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The National Executive Committee of the National Union of Students has voted not to back a motion endorsing solidarity with the Kurds against Islamic State.
The motion, entitled “Iraqi Solidarity”, was backed among others by the NUS’s International Students Officer Shreya Paudel and had been co-written by Roza Salih, a recent graduate of Kurdish descent who is the Vice President Diversity & Advocacy at Strathclyde Students’ Union at Strathclyde University.
The motion had already been passed at Scotland-wide level, and it was noted that some of those who voted for the motion in Scotland failed to do so at a UK level.
At UK level, the motion was opposed by the NUS’s Black Students’ Officer Malia Bouattia, who argued that the motion was “Islamophobic” and “pro-USA intervention”.
The motion’s resolutions included commitments to “work with the International Students’ Campaign to support Iraqi, Syrian and other international students in the UK affected by this situation” and to “make contact with Iraqi and Kurdish organisations, in Iraq and in the UK, in order to build solidarity and to support refugees”.
The fourth resolution of the motion was “[this union resolves] to condemn the IS and support the Kurdish forces fighting against it, while expressing no confidence or trust in the US military intervention”, bringing into question Ms. Bouattia’s claim that the motion was “pro-USA intervention”.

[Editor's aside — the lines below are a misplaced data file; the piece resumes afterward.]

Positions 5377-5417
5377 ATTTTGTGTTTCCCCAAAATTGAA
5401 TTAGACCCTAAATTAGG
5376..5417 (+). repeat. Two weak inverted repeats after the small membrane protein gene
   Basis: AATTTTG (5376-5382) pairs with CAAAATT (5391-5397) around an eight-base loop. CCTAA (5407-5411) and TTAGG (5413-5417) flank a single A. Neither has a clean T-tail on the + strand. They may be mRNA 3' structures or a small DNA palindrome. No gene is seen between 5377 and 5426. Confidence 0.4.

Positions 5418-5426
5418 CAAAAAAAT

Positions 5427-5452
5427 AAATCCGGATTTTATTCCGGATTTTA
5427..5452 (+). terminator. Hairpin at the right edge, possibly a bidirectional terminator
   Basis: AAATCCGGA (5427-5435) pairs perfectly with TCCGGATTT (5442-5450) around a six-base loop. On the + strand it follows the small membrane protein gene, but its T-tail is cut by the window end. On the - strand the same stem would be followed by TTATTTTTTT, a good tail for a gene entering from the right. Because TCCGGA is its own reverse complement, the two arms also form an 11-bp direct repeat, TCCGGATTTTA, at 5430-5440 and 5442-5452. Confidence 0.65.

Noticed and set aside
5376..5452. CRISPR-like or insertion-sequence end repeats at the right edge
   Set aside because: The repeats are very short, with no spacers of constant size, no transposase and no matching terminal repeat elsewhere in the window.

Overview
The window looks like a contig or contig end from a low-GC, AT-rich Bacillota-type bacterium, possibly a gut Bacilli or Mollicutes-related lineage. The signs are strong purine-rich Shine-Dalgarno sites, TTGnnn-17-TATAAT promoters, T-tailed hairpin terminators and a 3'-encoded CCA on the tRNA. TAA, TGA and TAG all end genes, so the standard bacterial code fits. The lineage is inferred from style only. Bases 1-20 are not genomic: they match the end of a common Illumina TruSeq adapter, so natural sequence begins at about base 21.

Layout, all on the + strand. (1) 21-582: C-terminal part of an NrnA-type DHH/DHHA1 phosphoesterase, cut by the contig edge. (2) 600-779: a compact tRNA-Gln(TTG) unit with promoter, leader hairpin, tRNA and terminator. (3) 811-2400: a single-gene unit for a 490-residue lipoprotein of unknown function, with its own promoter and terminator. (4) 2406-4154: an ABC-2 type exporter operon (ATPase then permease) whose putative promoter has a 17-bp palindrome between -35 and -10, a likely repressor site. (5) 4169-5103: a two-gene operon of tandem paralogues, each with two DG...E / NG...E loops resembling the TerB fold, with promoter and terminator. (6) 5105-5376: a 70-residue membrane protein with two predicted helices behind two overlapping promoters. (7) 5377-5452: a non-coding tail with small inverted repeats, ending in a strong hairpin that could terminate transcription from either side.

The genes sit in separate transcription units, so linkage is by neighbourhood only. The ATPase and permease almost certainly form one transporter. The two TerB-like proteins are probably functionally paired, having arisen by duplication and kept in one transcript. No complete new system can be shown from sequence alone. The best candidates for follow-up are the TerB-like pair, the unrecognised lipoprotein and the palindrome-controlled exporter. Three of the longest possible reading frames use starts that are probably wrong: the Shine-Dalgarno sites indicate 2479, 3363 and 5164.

One of the proposers, Daniel Cooper, complained online after the result that the NUS President had failed to properly facilitate the debate, claiming “after only a single round of speeches, Toni Pearce moved the debate on. This was wrong: there was no opportunity to respond to Bouattia’s allegations.”
Cooper, who made headlines in 2012 for declining to lay a wreath at a Remembrance Day service, criticised “the stranglehold of “identity politics” on the student movement” and the notion that “if a Liberation Officer opposes something, it must be bad,” pointing out that the NUS leadership had previously passed motions relating to Julian Assange and the Socialist Workers’ Party despite the opposition of Liberation Officers.
Much of the coverage around the decision so far has included reference to a tweet by Aaron Kiely, a member of the NUS Executive, in which he praised Malia Bouattia’s speech against the motion for challenging the “Western, racist narrative around ‘ISIS’!”
Tom Maksymiw, LSE Students’ Union Education Officer, condemned the NUS leadership’s decision not to support the motion on Twitter, calling it “disgraceful, beyond self-parody”.